Butler clocked a time of 10.42, which was fastest in the 100-meter prelims. He passed the finals, but his time was faster than all of the other finalists.
Ann-Marie Clarke took the win in the women's long jump, leaping 6.08m (19-11). Her mark is the eighth-best in school history.
Taja Moore was the collegiate winner of the women's discus with a heave of 49.53m (162-6) which ranks eighth in IU history. Her mark ranks 26th in the East region this season
In the women's invitational 1,500m, Samantha Ginther won in 4:31.83, shedding 1.5 seconds off her career mark in the event.
RETURN OF THE SWEEPLECHASE
Indiana sent four runners to Princeton's Larry Ellis Memorial on Fri., April 20 to run the 3,000m steeplechase. Those four runners finished 1-2-3-4, with four of the 10 fastest times in the nation this season, including the top two times nationally from Andrew Poore and De'Sean Turner.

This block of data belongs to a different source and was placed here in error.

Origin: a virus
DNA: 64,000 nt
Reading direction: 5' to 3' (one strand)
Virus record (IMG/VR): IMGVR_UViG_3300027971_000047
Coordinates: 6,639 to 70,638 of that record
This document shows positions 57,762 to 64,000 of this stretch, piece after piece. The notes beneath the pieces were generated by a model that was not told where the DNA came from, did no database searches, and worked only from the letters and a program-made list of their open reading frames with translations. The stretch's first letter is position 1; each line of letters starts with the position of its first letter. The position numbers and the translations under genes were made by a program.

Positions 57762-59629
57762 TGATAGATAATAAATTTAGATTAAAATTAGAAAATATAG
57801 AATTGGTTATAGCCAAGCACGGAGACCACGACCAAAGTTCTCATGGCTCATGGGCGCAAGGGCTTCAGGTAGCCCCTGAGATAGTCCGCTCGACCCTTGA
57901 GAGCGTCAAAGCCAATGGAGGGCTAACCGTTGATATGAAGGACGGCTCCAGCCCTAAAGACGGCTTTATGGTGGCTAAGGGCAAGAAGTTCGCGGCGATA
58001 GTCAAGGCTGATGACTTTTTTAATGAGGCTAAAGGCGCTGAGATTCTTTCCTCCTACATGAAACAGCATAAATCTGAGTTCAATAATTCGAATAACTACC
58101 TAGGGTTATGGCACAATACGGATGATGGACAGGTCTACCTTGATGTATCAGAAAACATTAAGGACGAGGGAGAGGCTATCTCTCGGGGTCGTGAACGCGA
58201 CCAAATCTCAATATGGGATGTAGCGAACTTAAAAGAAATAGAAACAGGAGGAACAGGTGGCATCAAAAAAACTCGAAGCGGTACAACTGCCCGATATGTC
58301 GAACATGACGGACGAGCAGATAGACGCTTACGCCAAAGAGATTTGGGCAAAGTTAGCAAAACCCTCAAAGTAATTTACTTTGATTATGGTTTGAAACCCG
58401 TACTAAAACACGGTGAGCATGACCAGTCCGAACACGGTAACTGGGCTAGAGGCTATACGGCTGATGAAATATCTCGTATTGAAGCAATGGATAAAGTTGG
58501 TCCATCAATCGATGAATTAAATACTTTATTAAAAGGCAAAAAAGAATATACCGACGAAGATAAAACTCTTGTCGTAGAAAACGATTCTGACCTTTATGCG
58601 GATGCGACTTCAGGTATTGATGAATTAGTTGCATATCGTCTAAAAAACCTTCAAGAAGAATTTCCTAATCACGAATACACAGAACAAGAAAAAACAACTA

Poore clocked a collegiate-leading time of 8:36.41 and Turner was right behind in 8:36.61. Andy Weatherford took third in 8:42.77 and Adrien Dannemiller was fourth in 8:44.72. Those times rank first, second, fifth and 11th respectively in Division I this season. Poore's time is actually .01 off his career mark, which he ran at NCAA's a year ago. Poore is the 10th-fastest American on the young season, and Turner is 12th on the American list.
Turner's time is the third-fastest in IU history, while Weatherford and Dannemiller rank seventh and eighth respectively in IU lore. The four IU seniors are first, second, fourth and sixth in the Big Ten this season. All four Hoosiers ran times better than the "B" standard for the U.S. Olympic Trials.